In recent days, we‘ve witnessed a chain of truly important international events related to the United States and its victims in different parts of the world.
First, the US House of Representatives approved a bill allowing families of those killed in the 9/11 attacks to sue Saudi Arabia for “sponsoring terrorism“, which will have somewhat far-reaching consequences.
As it has been previously admitted by White House spokesman Josh Ernest, this bill may put the US at “significant risk” since now other countries can adopt a similar law. And even now it’s safe to assume that there’s going to be a long line of those seeking retribution, if we are to remember that in the last decade Washington has invaded numerous sovereign states, killing civilians left and right under the pretext of carrying out a “War on Terror” that was launched by the White House in the aftermath of 9/11 attacks.
Another truly important development that must be mentioned here is the fact that Washington will pay compensation to the family of an Italian human rights activist that fell victim to US drone attacks while kept prisoner by Al-Qaeda on the Afghan-Pakistan border. The 37-year-old Giovanni Lo Porto who was an employee of a human rights organization was captured in Pakistan in 2012 and then forced to live in captivity for three years until a US drone strike claimed his life.
Last year, President Obama personally informed the Prime Minister of Italy Matteo Renzi about the incident, admitting US guilt and describing the death of the human rights activist as a “tragic mistake.”
By setting a precedent and by introducing a corresponding bill within the US domestic legal system, allowing the families of civilian victims to demand compensation for the deaths of their loved ones during the so-called “fight against terror”, Washington has de facto acknowledged its obligation to pay compensations for those considered “collateral damage” of US military actions.
In fact, the United States has been regularly admitting that it is responsible for hundreds of civilians deaths, though Washington has tried to downplay the actual number of those killed.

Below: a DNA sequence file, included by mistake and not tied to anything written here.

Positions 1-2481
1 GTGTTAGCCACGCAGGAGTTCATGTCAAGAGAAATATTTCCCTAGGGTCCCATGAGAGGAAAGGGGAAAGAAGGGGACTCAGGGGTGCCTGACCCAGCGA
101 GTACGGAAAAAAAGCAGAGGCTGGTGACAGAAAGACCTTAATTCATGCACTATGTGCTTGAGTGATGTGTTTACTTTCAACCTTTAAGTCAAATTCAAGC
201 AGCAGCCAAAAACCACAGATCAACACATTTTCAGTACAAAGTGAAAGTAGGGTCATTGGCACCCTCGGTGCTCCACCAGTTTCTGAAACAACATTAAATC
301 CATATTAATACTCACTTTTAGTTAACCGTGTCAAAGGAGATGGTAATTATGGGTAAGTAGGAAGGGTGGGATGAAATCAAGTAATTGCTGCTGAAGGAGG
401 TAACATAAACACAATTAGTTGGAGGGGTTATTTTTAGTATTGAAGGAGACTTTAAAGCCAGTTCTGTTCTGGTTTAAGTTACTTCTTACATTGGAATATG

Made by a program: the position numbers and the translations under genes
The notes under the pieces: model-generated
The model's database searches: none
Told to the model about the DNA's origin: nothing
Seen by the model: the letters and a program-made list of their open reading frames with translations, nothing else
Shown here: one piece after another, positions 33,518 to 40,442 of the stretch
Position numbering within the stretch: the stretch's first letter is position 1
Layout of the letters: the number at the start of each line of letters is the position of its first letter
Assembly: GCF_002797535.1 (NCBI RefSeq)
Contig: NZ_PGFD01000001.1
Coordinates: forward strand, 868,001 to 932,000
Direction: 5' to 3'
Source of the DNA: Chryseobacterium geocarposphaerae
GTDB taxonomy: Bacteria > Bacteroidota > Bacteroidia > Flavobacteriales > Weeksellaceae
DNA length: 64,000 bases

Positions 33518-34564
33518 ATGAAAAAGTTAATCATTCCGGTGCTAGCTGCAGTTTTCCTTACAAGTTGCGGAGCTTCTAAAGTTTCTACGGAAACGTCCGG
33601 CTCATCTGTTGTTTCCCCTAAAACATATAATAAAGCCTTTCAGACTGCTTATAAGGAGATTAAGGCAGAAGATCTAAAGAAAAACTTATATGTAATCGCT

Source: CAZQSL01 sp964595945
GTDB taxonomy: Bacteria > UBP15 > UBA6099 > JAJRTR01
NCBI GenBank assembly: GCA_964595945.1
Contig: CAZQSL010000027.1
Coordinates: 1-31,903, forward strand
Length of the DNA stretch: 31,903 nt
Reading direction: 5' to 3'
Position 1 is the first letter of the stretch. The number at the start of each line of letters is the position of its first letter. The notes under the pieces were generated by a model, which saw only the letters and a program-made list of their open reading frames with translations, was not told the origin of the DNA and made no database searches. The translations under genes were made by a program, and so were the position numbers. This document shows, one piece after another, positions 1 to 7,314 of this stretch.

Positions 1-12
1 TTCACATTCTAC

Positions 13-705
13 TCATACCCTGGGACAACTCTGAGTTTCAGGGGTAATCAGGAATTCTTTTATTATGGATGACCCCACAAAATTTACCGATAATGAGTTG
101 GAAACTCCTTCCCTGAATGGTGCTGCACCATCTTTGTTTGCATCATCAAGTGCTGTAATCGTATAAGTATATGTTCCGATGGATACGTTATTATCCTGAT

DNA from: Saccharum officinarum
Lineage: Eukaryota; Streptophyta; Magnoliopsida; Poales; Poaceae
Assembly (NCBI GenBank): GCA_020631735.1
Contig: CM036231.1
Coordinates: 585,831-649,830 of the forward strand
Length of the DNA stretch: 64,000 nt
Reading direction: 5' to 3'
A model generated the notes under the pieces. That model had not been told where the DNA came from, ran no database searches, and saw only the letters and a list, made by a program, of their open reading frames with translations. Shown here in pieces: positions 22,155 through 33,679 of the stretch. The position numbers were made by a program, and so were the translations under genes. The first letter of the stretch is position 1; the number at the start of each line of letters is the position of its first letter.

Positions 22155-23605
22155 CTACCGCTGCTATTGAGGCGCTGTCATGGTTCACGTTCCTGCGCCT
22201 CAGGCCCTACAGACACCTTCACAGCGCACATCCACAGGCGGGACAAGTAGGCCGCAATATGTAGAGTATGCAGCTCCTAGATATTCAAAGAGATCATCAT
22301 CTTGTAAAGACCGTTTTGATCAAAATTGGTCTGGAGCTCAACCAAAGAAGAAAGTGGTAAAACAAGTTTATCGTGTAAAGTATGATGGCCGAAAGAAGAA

The Pentagon claims that even though it has launched more than 11,000 air strikes against ISIS in Iraq and Syria in 2014, the civilian death toll in that period hardly reached 60 individuals. However, if Amnesty International and numerous international experts are to be believed, those claims are simply false. According to Norwegian ABC Nyheter, the small civilian casualty numbers run in sharp contrast to the claims that at least 45,000 ISIS militants were killed by the US Air Force in the Middle East during this same period alone. If the small number of victims is true, it means that for every 200 airstrikes in Iraq and Syria there was a single civilian victim.
Yet, that’s a vastly lower figure than the war in Afghanistan claimed at its height – a rate of one dead civilian for about every 15 strikes – or during six years of counter terrorism strikes in countries including Pakistan and Yemen, where the White House in a recent study found that a civilian died for every four to seven strikes, the Washington Post would note.
If these figures provide even a vague estimation of the amount of “collateral damage” exacted in Syria and Iraq, we can come to the conclusion that US pilots killed from 750 up to 2,750 civilians in the above mentioned period of time.
It’s already been reported that throughout the so-called struggle against ISIS, CENTCOM has been dramatically underplaying the number of civilians killed on numerous occasions. Amnesty International officials say it’s been a common practice in CENTCOM, and that they still routinely reject information families bring them that includes the names of slain civilians and pictures of the aftermath of the strike. The Pentagon will not even provide them with criteria on what they actually would consider as viable evidence.
So now not only can the relatives of the thousands of innocent victims of US military actions in Afghanistan, Pakistan, Iraq, Syria, Libya, and other countries file their claims to obtain compensation similar to that provided to Giovanni Lo Porto, but whole states affected by ruthless American bombing can demand retributions for the cities destroyed, infrastructure leveled to the ground, and for the chaos and the suffering of their people due to US-led aggression. It would be difficult to argue that the families of those affected by American aggression do not deserve at least such compensation. .
Jean Périer is an independent researcher and analyst and a renowned expert on the Near and Middle East, exclusively for the online magazine “New Eastern Outlook”